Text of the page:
Pick any country of your choice, from the U.S to Canada, Pakistan, or Germany, and you’ll find that its citizens are currently battling an infuriating monster known as inflation. Perhaps as an aftermath of the ongoing Covid-19 pandemic, inflation has somehow managed to hold the entire world at ransom at the same time, just like the virus did.
Many experts have blamed the ongoing global inflation on the ongoing mismatch between supply and demand, caused by workers having to stay at home during the thick of the Covid-19 pandemic. Problems with the supply chain alongside the rising demand for goods and services all over the world have continued to inflate the prices of food, rent fuel, and other basic human needs.
Ontario Canada, for instance, is currently experiencing one of the worst cases of housing crisis in the world. The city experienced a population growth of over a million people in the past 5 years and somehow has not been able to build enough houses in recent years to accommodate its new migrants. This of course means that the few houses available have become incredibly hard to afford. According to Mortgage Brokers Store, a team of Private Mortgage Lenders in Ontario, “Many Canadians lack sufficient savings to cover an expense of a few thousand dollars while maintaining regular bill and mortgage payments.” As a result, in recent times, many people in the province have ended up moving away to nearby towns in search of cheaper accommodations.
However, running away from one city, province, or country to another may not always be the best solution to this ongoing inflation problem because it is a global problem. Here are a couple of tips that can help you survive the high costs of goods and services in today’s markets.
Postpone Big Spending
Knowing how to protect your assets and wealth is one of the first tips for surviving inflation. Prices may be a bit crazy right now but they won’t always remain this way, so hold out on making some major expenses with the hopes that the prices may come down. Not everything will remain this expensive in the long run, so if you’re planning to buy a house, don’t do it right now. The same goes for if you’re planning a family vacation with the current fare prices.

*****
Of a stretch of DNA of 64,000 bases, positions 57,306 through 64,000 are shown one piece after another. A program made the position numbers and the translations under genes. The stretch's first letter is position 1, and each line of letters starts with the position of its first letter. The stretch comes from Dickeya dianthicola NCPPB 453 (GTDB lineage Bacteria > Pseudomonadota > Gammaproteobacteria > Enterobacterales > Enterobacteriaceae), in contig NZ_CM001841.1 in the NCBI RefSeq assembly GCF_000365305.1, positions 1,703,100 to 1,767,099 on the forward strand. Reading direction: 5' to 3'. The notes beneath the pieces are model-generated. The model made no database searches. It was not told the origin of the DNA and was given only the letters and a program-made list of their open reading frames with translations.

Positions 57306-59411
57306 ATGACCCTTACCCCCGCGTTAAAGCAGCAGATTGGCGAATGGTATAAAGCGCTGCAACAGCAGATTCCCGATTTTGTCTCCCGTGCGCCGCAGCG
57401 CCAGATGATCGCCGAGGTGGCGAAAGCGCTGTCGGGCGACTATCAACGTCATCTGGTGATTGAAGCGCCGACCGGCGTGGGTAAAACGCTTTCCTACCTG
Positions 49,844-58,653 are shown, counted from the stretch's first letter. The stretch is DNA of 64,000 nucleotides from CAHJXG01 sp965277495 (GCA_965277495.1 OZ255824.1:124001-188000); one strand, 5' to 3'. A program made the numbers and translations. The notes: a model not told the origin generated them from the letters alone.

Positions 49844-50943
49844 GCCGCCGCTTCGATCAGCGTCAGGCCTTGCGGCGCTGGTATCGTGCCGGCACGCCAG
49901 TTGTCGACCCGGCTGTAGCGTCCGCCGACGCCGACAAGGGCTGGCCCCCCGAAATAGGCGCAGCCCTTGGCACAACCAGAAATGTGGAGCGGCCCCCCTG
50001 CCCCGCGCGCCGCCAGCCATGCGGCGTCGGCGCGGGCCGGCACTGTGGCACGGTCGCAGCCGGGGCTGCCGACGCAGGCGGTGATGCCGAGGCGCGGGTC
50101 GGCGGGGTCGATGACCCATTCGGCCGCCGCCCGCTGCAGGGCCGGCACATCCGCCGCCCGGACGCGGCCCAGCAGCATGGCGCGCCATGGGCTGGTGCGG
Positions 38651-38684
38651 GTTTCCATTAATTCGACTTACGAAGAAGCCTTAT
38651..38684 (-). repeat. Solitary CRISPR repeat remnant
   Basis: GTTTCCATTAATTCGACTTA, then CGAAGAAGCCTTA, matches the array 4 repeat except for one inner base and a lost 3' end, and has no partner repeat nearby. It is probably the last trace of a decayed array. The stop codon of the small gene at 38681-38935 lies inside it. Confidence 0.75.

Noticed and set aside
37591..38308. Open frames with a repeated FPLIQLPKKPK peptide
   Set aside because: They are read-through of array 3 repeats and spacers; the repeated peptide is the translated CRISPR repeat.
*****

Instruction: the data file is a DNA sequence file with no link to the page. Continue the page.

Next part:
As a snowball effect of the ongoing pandemic, maybe industries are experiencing a temporary price increase. The global car industry is currently experiencing a chip shortage which has driven up the price of both brand new and used cars. However, this chip shortage is expected to be taken care of soon as more people return to work, meaning that cars will become more affordable sometime soon.
Likewise the building supplies industry. A lot of people had some free time on their hands during the Covid-19 lockdown and many ventured into home remodeling projects. The increased demand for building supplies coupled with its weak supply, caused prices to skyrocket. However, these prices are gradually coming down as demand reduces.
For these reasons, you should wait out any major family expenses and see if the prices reduce as supply improves, especially since most countries have eased off on Covid-19 restrictions, allowing citizens to return to work.
Ask for a Raise
There’s no better time to ask for a raise. Many employers are aware of how bad the inflation has gotten but not many are willing to give a commensurate pay raise, at least without a little nudge. According to a January 2022 survey published in the New York Times, only 17% of workers reported that they received wages that have matched the rate of inflation in recent years. A few of the workers surveyed, reported receiving pay cuts rather than raises despite the inflation.
If you find that you’re having a hard time keeping your head above water when it comes to taking care of your monthly expenses, then it’s time to ask for a raise. However, before you ask for a wage increase to take care of inflation, be sure to check that your company hasn’t already included such raises in your salary.
Draw Up a Budget and a Saving Plan
This is not the best time to splurge on all your heart desires, rather an inflation period is a time to stick to a tight budget and save for the rainy day. Inflation always impacts the cost of daily living, so review your budget regularly to keep up with new prices of goods and services. This way you can continuously decide what expenses to keep and which ones are no longer worth the cost. Your budget should focus on important expenses such as utilities, gas, rent, and food; everything left after these important expenses should be saved for emergencies.
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